The wild gets less wild, and we begin to manage the great African savannahs like a zoo. Is it our bleeding hearts or our brainy conclusions? Should we intervene in the wild to save big game from natural calamity?
In May and again last week, researchers in Zambia and Kenya intervened to save elephant that were mired in mud. Had they not intervened both elephants would have died. Now, both elephants are completely well.
This intervention is a seachange in the way researchers have interacted with the wild for centuries.
Rachel McRobb heading a team of The South Luangwa Conservation Society pulled an elephant from the mud in May and attracted enormous attention worldwide. The story made front pages in the London tabloids.
Writing in her own blog, McRobb conceded that “Most conservationists believe that man should not meddle with the natural order and that we should allow nature to run her course however cruel.” And without any further explanation as to why she no longer adopts the rule, she admitted, “We simply could not stand by and watch them struggle and slowly die.”
Last week in Kenya’s Amboseli National Park the exact same story:
Researchers with Cynthia Moss’ Amboseli Trust for the Elephants rescued an eight-month old calve from a deep muddy well hole after using Landrovers to chase the mother away. Landrovers and ropes were then used to rescue the juvenille and it was ultimately reuinted with its mother. Click here for the video of the event.
“We shouldn’t intervene where animals are dying of natural causes. In fact, human interference can have implications for other wildlife or ecosystem processes that rely on animal carcasses. It’s important to let wildlife be wild,” Australia’s Victoria State government natural resources ministry in Australia states in its SOP guidebook.
Most wildlife authorities continue to adopt this age-old viewpoint. The elephant rescues described above may beg the questions that global climate change or human/wildlife interactions or even outcomes caused by tourism contributed to the mud and hole but it would be a stretch to do so.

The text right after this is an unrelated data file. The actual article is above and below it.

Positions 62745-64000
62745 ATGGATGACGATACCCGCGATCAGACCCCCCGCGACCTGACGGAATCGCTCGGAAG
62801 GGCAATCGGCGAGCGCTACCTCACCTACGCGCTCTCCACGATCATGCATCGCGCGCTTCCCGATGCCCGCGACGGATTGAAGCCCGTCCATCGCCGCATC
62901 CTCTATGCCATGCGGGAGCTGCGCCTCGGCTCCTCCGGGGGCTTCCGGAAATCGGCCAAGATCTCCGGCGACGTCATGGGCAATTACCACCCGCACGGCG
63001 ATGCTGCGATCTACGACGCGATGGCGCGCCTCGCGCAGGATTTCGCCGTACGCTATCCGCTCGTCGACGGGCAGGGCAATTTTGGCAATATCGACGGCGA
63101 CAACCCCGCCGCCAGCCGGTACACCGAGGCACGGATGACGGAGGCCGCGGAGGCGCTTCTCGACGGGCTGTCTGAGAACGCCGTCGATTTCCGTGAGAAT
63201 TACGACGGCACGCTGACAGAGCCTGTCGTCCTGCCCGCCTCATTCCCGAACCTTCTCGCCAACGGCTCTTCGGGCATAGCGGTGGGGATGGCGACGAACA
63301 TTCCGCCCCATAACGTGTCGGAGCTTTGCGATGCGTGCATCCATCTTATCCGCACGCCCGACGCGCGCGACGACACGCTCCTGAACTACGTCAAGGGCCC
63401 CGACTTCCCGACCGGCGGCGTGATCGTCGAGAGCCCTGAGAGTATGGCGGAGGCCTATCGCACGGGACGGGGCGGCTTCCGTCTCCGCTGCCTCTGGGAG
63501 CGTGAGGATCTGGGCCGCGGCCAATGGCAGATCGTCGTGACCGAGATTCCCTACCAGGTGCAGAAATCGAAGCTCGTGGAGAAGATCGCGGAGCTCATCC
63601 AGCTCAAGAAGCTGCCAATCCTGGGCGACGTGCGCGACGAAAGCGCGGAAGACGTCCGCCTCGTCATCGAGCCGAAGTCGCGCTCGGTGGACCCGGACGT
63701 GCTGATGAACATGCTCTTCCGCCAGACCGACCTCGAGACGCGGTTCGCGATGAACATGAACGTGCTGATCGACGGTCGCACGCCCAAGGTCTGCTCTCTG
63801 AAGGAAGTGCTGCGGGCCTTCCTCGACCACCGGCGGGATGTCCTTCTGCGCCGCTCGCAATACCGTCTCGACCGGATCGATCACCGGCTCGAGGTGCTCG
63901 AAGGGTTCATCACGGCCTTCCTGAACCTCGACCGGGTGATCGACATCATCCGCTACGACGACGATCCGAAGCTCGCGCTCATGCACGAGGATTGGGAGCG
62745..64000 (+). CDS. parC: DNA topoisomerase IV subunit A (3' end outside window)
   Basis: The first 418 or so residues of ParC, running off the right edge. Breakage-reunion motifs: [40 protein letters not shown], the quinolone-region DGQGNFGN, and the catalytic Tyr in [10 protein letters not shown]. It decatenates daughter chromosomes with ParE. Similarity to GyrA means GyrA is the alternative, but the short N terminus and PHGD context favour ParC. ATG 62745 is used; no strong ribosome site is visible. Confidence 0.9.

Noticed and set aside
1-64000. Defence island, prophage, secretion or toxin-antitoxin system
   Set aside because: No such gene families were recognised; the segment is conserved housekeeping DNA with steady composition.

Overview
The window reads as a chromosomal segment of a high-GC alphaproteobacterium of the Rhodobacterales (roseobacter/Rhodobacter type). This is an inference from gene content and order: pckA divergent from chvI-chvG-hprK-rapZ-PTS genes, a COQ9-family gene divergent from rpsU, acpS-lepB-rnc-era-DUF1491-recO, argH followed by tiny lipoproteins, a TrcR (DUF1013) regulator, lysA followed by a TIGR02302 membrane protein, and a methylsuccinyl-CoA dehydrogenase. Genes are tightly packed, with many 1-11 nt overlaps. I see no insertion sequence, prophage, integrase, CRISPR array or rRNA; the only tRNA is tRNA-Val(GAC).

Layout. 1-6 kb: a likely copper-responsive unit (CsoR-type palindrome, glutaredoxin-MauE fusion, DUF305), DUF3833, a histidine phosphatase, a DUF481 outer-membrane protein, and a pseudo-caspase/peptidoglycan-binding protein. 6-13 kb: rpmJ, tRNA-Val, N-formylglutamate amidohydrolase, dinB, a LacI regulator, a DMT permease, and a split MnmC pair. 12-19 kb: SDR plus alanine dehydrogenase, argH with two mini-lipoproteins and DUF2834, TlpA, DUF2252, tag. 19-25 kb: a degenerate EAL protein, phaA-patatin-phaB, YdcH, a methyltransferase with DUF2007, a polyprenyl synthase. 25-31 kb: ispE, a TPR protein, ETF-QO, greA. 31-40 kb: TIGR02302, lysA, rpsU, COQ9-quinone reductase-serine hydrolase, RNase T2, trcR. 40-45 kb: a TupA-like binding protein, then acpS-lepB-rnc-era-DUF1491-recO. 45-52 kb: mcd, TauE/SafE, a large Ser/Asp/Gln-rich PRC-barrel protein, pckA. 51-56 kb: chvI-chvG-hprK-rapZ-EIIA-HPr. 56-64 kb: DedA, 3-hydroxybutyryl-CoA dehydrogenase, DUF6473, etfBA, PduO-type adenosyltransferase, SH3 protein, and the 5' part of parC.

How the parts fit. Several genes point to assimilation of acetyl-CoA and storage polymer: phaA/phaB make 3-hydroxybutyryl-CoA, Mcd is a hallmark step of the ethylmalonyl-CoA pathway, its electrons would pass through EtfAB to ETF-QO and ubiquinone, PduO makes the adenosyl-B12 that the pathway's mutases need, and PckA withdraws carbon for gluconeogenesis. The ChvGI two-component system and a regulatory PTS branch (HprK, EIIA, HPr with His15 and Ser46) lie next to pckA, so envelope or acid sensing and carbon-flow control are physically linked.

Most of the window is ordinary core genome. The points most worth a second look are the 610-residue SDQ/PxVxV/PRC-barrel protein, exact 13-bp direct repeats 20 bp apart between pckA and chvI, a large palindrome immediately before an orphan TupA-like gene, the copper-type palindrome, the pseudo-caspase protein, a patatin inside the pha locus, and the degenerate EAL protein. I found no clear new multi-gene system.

But McRabb’s honest admission and the rescue last week in Amboseli suggests researchers are changing their minds about this maxim, not just rationalizing it.
Oscar Horta at the University of Santiago de Compostela published one of several “seachange” position papers two years ago, arguing in meticulously logical detail that wildlife intervention may now be the right moral course for researchers to take.
But whether these decisions are coming from the gut as with McRabb or the frontal cortex as with Horta, there is no question the trend is gaining wide acceptance.
The days of Albert Schweitzer might be at hand.
Yet the much respected Nature magazine, which has been undertaking a lengthy discussion of this issue for several years, suggests otherwise. In its final position paper this year “Ethics of Wildlife Management and Conservation: What Should We Try to Protect?” biologists as well as ethicists from universities in Texas and Cophenhagen labored to reduce the complex conversation into five major issues.
I’ll let you follow the link for the minutae but I think they’re self limited conclusion still remains obvious: “We do maintain that explicit consideration of the values at stake should underpin careful debate about … whether constant human involvement in … wild areas is desirable.”
I don’t think they do think it’s desirable and I know they’re terribly worried about what a stink this will make.
For many years I was no board with what I think is Nature’s foundational conclusion. But I, too, am changing.
It’s not because I’ve grown more sensitive to animals, and I worry very much about the anthropormorphization of wildlife that occurs with this assumed growing sensitivity. Rather, I think it’s an admission that the wild is just not the wild, anymore.
There is already too much intervention in almost every nook and cranny of this planet to argue that there is anything unimpacted by development or human activity. It takes no scientist to know this. More people, more industry, more cabon dioxide, less of everything that was once in the beginning natural.
And given that state, however nostalgic we may be for the Garden of Eden, saving life and perhaps evening increasing life’s happiness becomes almost a first principal.